UPDATE 2-France's Orange cuts costs as mobile price war abates
* Holds operating margin steady despite sales drop
* Q1 EBITDA fell 3.8 pct to 3.02 bln, in line with forecast
* Shares rise 4.6 pct, hit highest in nearly two years
* CFO sees fewer acquisition targets, no rush on Spain
* Open to talks with Bouygues on network sharing, wholesale (Adds shares, analyst comment)
By Leila Abboud and Gwénaëlle Barzic
PARIS, April 29 (Reuters) - France's biggest telecom operator Orange SA has continued cutting costs on everything from staff to mobile phone marketing, allowing it to hold profit margins steady despite lower sales across its major markets.
Its shares jumped more than 4 percent to their highest in nearly two years.
The group on Tuesday posted first-quarter sales and operating profit that met expectations and confirmed its goal for core earnings or EBITDA of between 12 billion euros ($16.6 billion) and 12.5 billion this year.
Group EBITDA fell 3.8 percent to 3.02 billion euros in the quarter, yielding a steady operating margin of 30.8 percent.
Finance chief Gervais Pellissier said the worst of the mobile price war that has raged in France since low-cost player Iliad launched a mobile service in January 2012 was past and noted margins were stablising after five straight years of declines.
"We are maybe not totally out of the tunnel but we do see positive trends," Pellissier said, adding that French telecom operators were switching from across-the-board price cuts to more traditional sales and promotions.
Jerry Dellis, analyst at brokerage Jefferies, said in a research note: "Today's results demonstrate encouraging progress towards the key aspect of guidance that management issued back in March, namely stabilisation of the group EBITDA margin."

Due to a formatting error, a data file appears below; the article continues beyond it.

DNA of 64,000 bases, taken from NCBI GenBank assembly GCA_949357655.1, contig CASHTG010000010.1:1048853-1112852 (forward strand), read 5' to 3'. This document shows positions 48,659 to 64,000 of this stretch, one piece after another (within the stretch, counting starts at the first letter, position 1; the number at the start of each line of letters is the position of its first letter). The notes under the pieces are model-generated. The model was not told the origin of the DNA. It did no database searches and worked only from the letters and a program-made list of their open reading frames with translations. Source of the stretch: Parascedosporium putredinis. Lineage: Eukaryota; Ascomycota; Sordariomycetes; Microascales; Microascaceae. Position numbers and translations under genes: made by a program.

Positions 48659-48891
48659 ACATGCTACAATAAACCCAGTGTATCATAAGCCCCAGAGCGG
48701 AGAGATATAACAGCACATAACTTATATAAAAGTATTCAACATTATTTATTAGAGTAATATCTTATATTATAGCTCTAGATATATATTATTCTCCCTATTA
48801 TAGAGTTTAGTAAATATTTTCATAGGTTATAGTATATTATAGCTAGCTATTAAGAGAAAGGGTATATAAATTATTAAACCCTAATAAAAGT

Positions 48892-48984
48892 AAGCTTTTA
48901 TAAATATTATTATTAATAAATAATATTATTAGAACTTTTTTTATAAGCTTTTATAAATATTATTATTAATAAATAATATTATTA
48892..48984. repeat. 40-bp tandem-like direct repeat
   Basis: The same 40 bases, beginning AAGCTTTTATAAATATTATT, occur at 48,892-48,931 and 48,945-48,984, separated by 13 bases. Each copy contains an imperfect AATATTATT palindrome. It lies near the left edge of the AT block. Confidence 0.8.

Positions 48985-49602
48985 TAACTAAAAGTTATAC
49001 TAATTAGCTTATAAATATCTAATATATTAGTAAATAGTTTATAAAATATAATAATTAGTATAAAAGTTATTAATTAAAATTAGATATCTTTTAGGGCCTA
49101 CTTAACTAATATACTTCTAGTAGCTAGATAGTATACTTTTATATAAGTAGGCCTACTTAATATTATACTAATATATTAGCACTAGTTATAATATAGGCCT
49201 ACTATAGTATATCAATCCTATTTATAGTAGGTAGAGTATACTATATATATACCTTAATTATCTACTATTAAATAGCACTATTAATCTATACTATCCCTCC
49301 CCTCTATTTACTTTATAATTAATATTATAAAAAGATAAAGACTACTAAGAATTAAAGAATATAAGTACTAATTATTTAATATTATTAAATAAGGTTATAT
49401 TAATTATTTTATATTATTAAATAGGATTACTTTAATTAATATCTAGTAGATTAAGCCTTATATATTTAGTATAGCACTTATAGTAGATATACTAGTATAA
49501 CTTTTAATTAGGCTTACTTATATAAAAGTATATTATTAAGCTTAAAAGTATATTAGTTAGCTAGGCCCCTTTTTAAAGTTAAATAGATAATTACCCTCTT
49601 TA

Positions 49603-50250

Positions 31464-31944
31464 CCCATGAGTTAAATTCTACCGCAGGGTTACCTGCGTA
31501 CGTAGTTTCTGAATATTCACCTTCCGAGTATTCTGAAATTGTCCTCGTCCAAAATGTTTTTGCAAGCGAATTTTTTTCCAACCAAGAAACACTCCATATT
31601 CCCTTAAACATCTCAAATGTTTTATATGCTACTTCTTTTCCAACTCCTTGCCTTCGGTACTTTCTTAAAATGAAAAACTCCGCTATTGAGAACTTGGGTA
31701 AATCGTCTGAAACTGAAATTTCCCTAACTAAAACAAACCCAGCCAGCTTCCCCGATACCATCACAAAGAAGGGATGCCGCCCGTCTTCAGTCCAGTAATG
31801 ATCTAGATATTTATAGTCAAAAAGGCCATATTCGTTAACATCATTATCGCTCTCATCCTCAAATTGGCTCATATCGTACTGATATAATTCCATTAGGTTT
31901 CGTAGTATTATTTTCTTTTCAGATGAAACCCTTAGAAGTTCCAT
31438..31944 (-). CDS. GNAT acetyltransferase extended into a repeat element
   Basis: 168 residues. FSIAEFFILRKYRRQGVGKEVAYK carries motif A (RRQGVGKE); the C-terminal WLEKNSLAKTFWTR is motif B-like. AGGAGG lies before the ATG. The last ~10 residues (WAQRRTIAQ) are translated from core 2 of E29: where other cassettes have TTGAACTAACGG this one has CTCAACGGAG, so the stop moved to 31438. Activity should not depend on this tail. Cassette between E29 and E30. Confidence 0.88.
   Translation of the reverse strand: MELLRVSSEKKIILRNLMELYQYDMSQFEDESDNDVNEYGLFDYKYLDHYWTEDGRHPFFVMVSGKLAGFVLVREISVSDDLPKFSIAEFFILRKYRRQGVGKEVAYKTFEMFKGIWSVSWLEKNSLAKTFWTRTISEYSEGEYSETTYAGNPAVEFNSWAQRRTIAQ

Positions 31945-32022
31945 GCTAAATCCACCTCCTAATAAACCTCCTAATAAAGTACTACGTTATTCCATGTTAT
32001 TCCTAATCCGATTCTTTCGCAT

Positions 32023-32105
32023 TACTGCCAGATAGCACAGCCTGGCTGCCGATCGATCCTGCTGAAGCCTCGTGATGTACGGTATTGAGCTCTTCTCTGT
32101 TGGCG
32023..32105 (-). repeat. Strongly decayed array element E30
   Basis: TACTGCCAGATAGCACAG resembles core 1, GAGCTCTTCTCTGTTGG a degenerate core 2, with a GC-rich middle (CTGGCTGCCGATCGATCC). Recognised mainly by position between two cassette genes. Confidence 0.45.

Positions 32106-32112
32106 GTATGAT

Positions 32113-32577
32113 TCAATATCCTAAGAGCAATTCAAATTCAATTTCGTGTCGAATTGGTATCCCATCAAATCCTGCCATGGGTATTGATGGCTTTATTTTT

With pressure strongest in Orange's key markets of France and Poland, first-quarter sales fell 3.8 percent to 9.8 billion euros on a comparable basis, excluding a 333 million euro charge to settle litigation with rival Bouygues and other one-off items.
Orange continued cutting costs, achieving 267 million euros in savings, with 76 million euros coming from staff costs and 70 million from lower so-called "termination" fees, charged when a mobile phone call moves from one network to another - a trend that is set to benefit the European telecom sector this year.
One bright spot was Spain, where Orange has been adding mobile customers as it competes with leader Telefonica and second-placed Vodafone, which recently bought cable operator Ono to expand into fixed telephone and broadband.
To figure out a response, Orange hired Bank of America Merrill Lynch to advice it on its strategy in Spain, including the possible acquisition of smaller competitor Jazztel, people familiar with the matter said in March.
But Pellissier said there was "no urgency to move" after the Vodafone-Ono deal, because Orange could negotiate wholesale agreements or partnerships to build high-speed broadband with Telefonica or Vodafone.
"We see fewer acquisition opportunities compared to March, but we will remain attentive to consolidation in European countries where we are already present in mobile and not in fixed," he said.
Orange shares were up 4.5 percent at 11.32 euros by 0909 GMT - the biggest gainers in France's blue-chip index - as investors bet on the group's recovery. The stock rose as high as 11.44 euros, its highest since August 2012.
Orange's 26 percent rise so far this year is the third-steepest in Europe's telecom index, which is down 0.5 percent in the same period.
In a radio interview, Orange Chief Executive Stephane Richard listed Romania, Belgium and to a lesser extent Spain as places where the company could buy fixed assets to complement its mobile operations.
Pellissier added that Orange was open to discussing wholesale agreements in broadband or network sharing with French rival Bouygues, which has a network sharing deal with Vivendi's SFR.
"We are the biggest wholesale provider in France and we're open to all forms of cooperation that allows us to grow our sales," said Pellissier. "If Bouygues knocks on our door, we are open to talking with them."
($1 = 0.7223 Euros) ($1 = 0.7223 Euros) (Reporting by Leila Abboud and Gwenaelle Barzic; Editing by Mark Potter)
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